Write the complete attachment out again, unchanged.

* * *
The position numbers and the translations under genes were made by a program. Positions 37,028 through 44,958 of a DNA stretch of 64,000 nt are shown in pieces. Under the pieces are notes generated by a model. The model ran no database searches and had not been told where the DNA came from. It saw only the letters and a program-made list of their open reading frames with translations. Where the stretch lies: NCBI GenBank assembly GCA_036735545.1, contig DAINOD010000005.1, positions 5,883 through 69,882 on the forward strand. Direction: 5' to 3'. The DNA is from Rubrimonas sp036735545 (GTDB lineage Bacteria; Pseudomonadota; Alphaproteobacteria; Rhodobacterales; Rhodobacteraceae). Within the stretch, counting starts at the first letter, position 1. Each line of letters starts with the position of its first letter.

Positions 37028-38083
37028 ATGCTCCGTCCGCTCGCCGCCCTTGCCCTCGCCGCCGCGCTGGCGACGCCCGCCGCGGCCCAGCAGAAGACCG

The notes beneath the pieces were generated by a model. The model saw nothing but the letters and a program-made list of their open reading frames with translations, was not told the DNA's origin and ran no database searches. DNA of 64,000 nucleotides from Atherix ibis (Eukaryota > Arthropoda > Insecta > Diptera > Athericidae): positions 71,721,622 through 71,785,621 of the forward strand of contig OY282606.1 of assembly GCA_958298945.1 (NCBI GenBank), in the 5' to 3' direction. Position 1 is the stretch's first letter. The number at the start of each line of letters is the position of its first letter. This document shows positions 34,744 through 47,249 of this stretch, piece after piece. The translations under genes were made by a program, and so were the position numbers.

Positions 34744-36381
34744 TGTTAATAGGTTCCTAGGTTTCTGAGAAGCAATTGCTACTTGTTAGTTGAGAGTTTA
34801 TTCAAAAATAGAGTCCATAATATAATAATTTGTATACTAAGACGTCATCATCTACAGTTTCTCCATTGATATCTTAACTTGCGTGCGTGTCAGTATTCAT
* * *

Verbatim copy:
The position numbers and the translations under genes were made by a program. Positions 37,028 through 44,958 of a DNA stretch of 64,000 nt are shown in pieces. Under the pieces are notes generated by a model. The model ran no database searches and had not been told where the DNA came from. It saw only the letters and a program-made list of their open reading frames with translations. Where the stretch lies: NCBI GenBank assembly GCA_036735545.1, contig DAINOD010000005.1, positions 5,883 through 69,882 on the forward strand. Direction: 5' to 3'. The DNA is from Rubrimonas sp036735545 (GTDB lineage Bacteria; Pseudomonadota; Alphaproteobacteria; Rhodobacterales; Rhodobacteraceae). Within the stretch, counting starts at the first letter, position 1. Each line of letters starts with the position of its first letter.

Positions 37028-38083
37028 ATGCTCCGTCCGCTCGCCGCCCTTGCCCTCGCCGCCGCGCTGGCGACGCCCGCCGCGGCCCAGCAGAAGACCG

The notes beneath the pieces were generated by a model. The model saw nothing but the letters and a program-made list of their open reading frames with translations, was not told the DNA's origin and ran no database searches. DNA of 64,000 nucleotides from Atherix ibis (Eukaryota > Arthropoda > Insecta > Diptera > Athericidae): positions 71,721,622 through 71,785,621 of the forward strand of contig OY282606.1 of assembly GCA_958298945.1 (NCBI GenBank), in the 5' to 3' direction. Position 1 is the stretch's first letter. The number at the start of each line of letters is the position of its first letter. This document shows positions 34,744 through 47,249 of this stretch, piece after piece. The translations under genes were made by a program, and so were the position numbers.

Positions 34744-36381
34744 TGTTAATAGGTTCCTAGGTTTCTGAGAAGCAATTGCTACTTGTTAGTTGAGAGTTTA
34801 TTCAAAAATAGAGTCCATAATATAATAATTTGTATACTAAGACGTCATCATCTACAGTTTCTCCATTGATATCTTAACTTGCGTGCGTGTCAGTATTCAT